Sahil Malik [MVP C#] : Turn $67.46 into many 1000 $'s in a month // My 6 Favorite .NET books

Sunday, September 11, 2005

Overkill, Maybe

I've been slowly fixing the dog pen (a rather large dog pen) so that our newest dog doesn't dig out. I cannot train her for the new 3 acre invisible fence until she is unable to escape from containment areas.

I have up until this point just been fixing the spots between fence posts where she digs out.

I'm getting more ambitious and have purchased 600 lbs of concrete, 200 lbs of small rock. I already have a butt load of chicken wire and rebar /w ties. I'm gonna get this party started. Assuming I don't throw my back out or something more serious.

Let the fortifications begin.....

[editors note: ambiguous was changed to ambitious thanks to the watchful eye of biggest brother]

Sunday, September 04, 2005

Canine Cleanup -- Doggie Dooley


I have installed 2 of these puppies in my dog yard. This is the cheap version for 1-2 normal dogs.

I don't have 1-2 normal dogs. I have 3 large dogs that produce copious amounts of crap.

My solution, which works rather well, is to cut out the bottom of a 5 gallon bucket and bury it below the Doggie Dooley.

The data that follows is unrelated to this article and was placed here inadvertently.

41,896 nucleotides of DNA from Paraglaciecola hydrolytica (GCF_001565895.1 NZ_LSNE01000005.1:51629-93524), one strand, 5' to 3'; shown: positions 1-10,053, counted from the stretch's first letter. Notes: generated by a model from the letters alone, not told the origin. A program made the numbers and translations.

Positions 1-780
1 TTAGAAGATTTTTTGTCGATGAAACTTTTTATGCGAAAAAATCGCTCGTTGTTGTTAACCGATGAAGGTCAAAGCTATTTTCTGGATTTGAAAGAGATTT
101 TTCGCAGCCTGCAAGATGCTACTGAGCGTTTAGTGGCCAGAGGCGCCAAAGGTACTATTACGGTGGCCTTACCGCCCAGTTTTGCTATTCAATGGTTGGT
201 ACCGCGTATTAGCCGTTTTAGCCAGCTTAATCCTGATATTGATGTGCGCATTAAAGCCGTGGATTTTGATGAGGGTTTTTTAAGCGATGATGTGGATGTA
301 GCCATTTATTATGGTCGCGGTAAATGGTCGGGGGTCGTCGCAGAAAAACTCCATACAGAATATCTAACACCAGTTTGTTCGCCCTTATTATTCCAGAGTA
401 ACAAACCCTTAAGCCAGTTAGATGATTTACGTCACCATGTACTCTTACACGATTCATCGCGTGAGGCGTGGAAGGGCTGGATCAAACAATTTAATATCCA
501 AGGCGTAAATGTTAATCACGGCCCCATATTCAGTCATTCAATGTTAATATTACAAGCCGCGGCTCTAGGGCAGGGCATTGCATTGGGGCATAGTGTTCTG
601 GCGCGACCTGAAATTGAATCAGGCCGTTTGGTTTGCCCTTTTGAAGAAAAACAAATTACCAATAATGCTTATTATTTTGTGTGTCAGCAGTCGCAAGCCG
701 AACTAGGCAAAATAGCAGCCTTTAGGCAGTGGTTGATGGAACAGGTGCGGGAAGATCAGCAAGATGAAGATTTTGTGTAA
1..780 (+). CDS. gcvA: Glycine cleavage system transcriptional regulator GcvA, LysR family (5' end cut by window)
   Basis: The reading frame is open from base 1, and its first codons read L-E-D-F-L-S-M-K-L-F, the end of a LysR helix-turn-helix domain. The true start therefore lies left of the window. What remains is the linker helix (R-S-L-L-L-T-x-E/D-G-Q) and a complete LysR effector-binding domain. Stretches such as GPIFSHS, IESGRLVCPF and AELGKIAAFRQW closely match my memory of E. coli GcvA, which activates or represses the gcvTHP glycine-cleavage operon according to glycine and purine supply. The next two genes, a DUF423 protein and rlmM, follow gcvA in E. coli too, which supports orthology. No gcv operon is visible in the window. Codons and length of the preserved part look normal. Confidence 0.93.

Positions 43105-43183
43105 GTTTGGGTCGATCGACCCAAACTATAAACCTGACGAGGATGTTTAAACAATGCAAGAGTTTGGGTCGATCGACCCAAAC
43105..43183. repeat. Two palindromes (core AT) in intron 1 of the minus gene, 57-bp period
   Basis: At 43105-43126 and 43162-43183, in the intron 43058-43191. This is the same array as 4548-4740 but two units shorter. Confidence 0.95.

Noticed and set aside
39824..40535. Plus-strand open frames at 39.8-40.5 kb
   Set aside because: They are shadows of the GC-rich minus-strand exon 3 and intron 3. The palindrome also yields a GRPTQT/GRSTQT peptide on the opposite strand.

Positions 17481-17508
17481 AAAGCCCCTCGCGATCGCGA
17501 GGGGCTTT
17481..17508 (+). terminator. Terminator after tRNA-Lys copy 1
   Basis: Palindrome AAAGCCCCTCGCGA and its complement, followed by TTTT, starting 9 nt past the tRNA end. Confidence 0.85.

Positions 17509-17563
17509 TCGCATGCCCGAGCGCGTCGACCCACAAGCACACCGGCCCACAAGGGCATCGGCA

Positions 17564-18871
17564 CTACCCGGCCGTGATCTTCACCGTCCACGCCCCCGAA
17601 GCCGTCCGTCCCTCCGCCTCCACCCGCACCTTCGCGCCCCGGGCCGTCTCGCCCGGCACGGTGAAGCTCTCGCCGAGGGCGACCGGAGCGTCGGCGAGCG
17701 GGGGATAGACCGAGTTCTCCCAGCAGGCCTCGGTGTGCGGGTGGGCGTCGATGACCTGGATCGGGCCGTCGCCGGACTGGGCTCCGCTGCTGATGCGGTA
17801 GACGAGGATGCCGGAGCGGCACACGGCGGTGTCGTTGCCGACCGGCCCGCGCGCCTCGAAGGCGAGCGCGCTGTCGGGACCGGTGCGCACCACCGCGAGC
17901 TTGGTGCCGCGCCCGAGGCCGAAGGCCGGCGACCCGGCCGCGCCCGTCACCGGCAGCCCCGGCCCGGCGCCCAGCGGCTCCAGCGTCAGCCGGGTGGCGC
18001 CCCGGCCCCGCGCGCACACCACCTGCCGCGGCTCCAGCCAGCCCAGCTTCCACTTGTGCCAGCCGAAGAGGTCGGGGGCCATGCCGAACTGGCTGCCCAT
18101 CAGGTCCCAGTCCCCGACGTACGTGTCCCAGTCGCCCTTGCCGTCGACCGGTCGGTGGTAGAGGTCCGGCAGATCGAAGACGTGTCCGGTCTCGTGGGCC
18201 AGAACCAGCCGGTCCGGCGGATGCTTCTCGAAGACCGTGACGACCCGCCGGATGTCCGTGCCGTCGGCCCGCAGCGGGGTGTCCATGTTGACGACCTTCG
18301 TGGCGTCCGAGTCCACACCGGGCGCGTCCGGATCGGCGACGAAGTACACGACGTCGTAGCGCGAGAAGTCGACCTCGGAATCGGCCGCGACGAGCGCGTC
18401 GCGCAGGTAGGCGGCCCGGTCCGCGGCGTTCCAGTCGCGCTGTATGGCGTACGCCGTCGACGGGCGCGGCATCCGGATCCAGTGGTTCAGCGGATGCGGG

Now, I had a problem. My dog yard is made mostly of sand, which perks really well. I couldn't keep water in the first dog septic tank that I put in. Luckily I had not put any poop in at this point. So I went to the front garden which has lots of clay and dug up several wheel barrows full of clay.

I dug up the Doggie Dooley and surrounding sand. I put a thin layer of clay below the 5 gallon bucket (can't have it perk to slowly) and filled around the bucket with clay. I put the Doggie Dooley on top and filled in with clay and sand.

This worked great for a while. Now it is full of shit. So, I have put in another Doggie Dooley and 5 gallon bucked with no clay. Just good ole sand surrounds this one. It perks too good right now. But, as I discovered with the first try, things that don't break down as fast as poop (leaves, sticks, etc.) tend to make it perk slower over time.

The first one is still digesting and I add water everyday and enzymes often. One day I hope it will drain completely again so I can use it on occasion to decrease some of the burden on poop eater number two.